René de Possel
Nicolas Bourbaki (1935) is the collective pseudonym under which a group of (mainly French) 20th-century mathematicians wrote a series of books presenting an exposition of modern advanced mathematics. The original goal of the group had been to compile an improved mathematical analysis text, but it was soon decided that a more comprehensive treatment of all of mathematics was necessary. There was no official status of membership, and at the time the group was quite secretive and also fond of supplying disinformation. Regular meetings were scheduled, during which the whole group would vigorously discuss every proposed line of every book. Members had to resign by age 50.
Through the years members of the group through were: Alexander Grothendieck, André Weil, Charles Ehresmann, Claude Chevalley, Henri Cartan, Hyman Bass, Jean Coulomb, Jean Delsarte, Jean Dieudonné, Jean-Louis Koszul, Jean-Pierre Serre, Laurent Schwartz, René de Possel, Roger Godement, Samuel Eilenberg, Serge Lang and Szolem Mandelbrojt.
Although ‘Nicolas Bourbaki’ is an invented personage, the Bourbaki group is officially known as the ‘Association des collaborateurs de Nicolas Bourbaki’ [Association of Collaborators of Nicolas Bourbaki], and has an office at the École Normale Supérieure in Paris.
It is rather surprising that members of the group seemed a little unsure of exactly where the name had come from. Certainly the name came from General Charles Soter Bourbaki was a French general who had fought in the Franco-Prussian war (1870–1871). When André Weil was a first year student at the École Normale Supérieur a lecture was announced which all first year students were encouraged to attend. The lecturer was Raoul Husson, a senior student, who disguised himself as a distinguished venerable mathematician. To appear the part he put on a false beard and delivered the lecture in a heavy foreign accent. He presented a series of theorems, all completely wrong, each attributed to a different fake mathematician. The names for the theorems were taken from French generals, and the final and most ridiculous theorem he presented he had named ‘Bourbaki's theorem’, taking the name from General Bourbaki. The humour of this was so enjoyed by all members of the group designing the Analysis Treatise that they adopted the name Bourbaki. It would appear that Nicolas was a classical reference to an ancient Greek hero from whom General Bourbaki was descended. (There was certainly also a reference to Greek mathematics, Bourbaki being of Greek extraction. It is a valid reading to take the name as implying a transplantation of the tradition of Euclid to a France of the 1930s, with soured expectations.)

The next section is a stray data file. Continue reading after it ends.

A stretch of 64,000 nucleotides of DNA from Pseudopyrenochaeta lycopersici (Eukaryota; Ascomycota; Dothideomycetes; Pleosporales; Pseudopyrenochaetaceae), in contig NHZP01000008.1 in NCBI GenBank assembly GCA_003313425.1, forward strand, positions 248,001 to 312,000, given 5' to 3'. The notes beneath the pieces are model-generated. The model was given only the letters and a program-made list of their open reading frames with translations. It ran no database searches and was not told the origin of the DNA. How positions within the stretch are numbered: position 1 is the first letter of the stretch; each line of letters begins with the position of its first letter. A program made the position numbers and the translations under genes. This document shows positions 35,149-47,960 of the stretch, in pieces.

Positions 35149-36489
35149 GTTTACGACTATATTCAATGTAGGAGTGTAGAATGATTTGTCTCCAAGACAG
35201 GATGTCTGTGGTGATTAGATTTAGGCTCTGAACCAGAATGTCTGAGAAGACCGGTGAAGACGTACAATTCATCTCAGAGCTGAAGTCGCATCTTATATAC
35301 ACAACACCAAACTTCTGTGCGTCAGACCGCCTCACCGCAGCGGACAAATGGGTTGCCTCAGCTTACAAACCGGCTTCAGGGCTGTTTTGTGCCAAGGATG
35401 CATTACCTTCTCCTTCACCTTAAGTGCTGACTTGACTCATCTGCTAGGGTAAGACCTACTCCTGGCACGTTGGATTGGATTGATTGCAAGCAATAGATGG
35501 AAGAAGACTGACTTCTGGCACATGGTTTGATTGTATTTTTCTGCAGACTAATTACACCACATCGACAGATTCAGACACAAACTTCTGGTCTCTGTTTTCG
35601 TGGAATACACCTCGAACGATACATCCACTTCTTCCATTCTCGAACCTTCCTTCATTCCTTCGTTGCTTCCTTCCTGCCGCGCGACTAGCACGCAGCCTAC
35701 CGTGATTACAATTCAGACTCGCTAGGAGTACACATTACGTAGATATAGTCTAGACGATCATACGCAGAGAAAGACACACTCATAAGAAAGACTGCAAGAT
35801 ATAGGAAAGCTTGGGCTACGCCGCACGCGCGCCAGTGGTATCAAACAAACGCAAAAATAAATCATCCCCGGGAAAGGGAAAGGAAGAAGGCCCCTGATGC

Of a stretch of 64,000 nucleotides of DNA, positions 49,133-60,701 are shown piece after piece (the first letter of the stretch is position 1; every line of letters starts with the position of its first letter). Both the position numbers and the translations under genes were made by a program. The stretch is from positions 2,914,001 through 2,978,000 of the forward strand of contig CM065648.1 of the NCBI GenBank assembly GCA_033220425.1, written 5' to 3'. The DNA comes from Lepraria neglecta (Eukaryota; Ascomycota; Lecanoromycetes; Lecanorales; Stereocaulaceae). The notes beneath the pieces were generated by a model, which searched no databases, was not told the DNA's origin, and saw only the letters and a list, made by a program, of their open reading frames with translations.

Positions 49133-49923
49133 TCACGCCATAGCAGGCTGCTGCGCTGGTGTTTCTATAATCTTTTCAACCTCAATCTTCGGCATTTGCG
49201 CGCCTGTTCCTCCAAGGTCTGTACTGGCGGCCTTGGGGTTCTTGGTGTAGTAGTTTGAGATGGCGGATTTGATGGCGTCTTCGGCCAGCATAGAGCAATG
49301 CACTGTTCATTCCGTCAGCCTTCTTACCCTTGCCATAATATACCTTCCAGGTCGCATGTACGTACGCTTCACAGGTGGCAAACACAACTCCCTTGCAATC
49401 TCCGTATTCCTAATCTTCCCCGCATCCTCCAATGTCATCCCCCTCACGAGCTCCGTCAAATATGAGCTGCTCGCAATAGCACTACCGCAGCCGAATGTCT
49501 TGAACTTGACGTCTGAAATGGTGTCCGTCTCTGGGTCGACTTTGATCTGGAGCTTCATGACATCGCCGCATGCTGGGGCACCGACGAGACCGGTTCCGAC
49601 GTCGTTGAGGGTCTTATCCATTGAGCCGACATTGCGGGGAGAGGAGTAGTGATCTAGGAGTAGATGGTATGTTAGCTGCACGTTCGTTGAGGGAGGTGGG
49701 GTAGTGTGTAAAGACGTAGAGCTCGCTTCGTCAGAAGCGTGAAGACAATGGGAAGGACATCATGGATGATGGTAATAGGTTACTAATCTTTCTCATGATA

Another example of the humour of the members regarding the pseudonym, is their response to an article written by R.P. Boas, editor of Mathematical Reviews. Boas explains that Nicolas Bourbaki is the pseudonym for a group of young French mathematicians. Soon thereafter the publisher of Boas' article received a letter from Nicolas Bourbaki in which he objected in strong terms that his existence was drawn into question. Bourbaki then continued in his letter explaining that the BOAS was nothing but a pseudonym for the editors of Mathematical Reviews.
‘Nicolas Bourbaki’, The MacTutor History of Mathematics archive, retrieved 3 August 2013
‘Nikolas Bourbaki’, Wikipedia, retrieved 12 October 2013
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